\ ˈgȯrs How to pronounce gorse (audio) \

Definition of gorse

: a spiny yellow-flowered European shrub (Ulex europaeus) of the legume family broadly : any of several related plants (genera Ulex and Genista)

Other Words from gorse

gorsy \ ˈgȯr-​sē How to pronounce gorse (audio) \ adjective

Examples of gorse in a Sentence

Recent Examples on the Web In spring these are swapped for narcissi, gold gorse and yellow fists of aeonium flowers which sprout up from the plant's purple rosettes. Kate Eshelby, CNN, 14 June 2021 Scotland’s landscape is wild and expansive: rugged islands, jagged mountains, moors covered in mustard-yellow gorse. Helen Lewis, The Atlantic, 5 May 2021 The autumn sun gives the greens of the fields an impossible, mythic radiance and transforms the back roads into light-muddled paths where a goblin with a riddle, or a pretty maiden with a basket, could be waiting around every gorse-and-bramble bend. Washington Post, 5 Oct. 2020 The ordinance also required them to completely remove from their property all acacia, bamboo, thuja, juniper, Italian cypress, gorse and four types of broom. Kathleen Pender, SFChronicle.com, 23 Nov. 2019 Gin makers are especially savvy about leaning on local: Germany’s Woodland Sauerland Gin features locally sourced spruce and dandelion root while Method and Madness Irish Gin incorporates local Irish gorse flower. John Kell, Fortune, 21 Sep. 2019 After a walk through yellow gorse and purple heather, my wife reasonably suggested driving to a beach: After all, Ilsington is less than 15 miles from the English Channel as the crow flies. Peter Saenger, WSJ, 30 Oct. 2018 Sky News reports that a large gorse fire last month exposed the huge signal at Bray Head on Ireland’s east coast. James Rogers, Fox News, 6 Aug. 2018 Sky Sports course reporter accidentally steps on Dustin Johnson’s ball in the gorse. Andrew Joseph, For The Win, 14 June 2018 See More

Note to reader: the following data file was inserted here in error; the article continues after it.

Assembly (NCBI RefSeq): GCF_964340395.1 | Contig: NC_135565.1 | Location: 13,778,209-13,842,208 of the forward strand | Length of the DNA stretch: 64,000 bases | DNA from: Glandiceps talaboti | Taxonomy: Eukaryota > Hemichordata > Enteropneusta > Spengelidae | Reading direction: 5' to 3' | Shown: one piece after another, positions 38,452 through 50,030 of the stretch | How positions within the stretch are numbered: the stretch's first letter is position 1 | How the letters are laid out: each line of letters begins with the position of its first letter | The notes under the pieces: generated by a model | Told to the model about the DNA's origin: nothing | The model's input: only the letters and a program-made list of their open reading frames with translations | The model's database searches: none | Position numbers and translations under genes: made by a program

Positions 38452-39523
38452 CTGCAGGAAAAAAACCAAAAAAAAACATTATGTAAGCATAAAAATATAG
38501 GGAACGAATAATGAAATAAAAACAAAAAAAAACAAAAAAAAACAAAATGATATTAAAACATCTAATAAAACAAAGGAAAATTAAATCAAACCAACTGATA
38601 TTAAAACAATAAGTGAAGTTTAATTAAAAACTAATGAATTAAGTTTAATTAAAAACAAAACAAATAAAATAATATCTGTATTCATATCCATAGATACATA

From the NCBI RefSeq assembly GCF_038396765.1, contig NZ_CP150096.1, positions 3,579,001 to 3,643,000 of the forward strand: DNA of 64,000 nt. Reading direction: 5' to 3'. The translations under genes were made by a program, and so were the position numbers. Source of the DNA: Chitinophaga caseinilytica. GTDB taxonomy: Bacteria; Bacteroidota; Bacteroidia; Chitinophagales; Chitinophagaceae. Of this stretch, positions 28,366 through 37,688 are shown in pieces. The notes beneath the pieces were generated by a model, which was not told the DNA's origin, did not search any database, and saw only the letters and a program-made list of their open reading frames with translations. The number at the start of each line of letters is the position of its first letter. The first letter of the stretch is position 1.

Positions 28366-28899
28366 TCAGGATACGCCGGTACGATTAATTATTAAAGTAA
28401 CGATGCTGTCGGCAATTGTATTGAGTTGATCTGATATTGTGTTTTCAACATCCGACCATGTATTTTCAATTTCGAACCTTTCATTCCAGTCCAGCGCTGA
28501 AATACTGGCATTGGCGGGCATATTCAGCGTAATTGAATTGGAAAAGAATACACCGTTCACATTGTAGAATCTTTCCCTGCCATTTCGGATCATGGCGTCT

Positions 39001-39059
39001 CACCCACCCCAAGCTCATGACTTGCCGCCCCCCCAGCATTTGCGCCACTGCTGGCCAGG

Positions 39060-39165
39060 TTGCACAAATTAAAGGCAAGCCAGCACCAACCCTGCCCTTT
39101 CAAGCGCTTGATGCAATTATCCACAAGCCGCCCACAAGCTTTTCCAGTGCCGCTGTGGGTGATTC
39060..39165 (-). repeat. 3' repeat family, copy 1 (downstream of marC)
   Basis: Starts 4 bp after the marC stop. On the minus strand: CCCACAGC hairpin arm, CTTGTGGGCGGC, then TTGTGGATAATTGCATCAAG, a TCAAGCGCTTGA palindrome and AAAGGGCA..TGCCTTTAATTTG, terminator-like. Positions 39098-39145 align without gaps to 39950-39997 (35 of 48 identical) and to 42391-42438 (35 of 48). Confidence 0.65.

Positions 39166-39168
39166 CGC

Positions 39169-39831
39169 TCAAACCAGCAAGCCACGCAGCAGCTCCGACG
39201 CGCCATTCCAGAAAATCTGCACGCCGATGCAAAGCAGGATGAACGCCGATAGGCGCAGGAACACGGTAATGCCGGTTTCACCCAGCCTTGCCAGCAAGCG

These example sentences are selected automatically from various online news sources to reflect current usage of the word 'gorse.' Views expressed in the examples do not represent the opinion of Merriam-Webster or its editors. Send us feedback.

First Known Use of gorse

before the 12th century, in the meaning defined above

History and Etymology for gorse

Middle English gorst, grost "gorse (Ulex europaeus), similar thorny shrubs, area overgrown with gorse," going back to Old English gorst "gorse, thorny shrub," probably going back to a zero-grade ablaut derivative of Germanic *gerstōn- "barley" — more at orgeat

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The first known use of gorse was before the 12th century

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Cite this Entry

“Gorse.” Merriam-Webster.com Dictionary, Merriam-Webster, https://www.merriam-webster.com/dictionary/gorse. Accessed 26 May. 2022.

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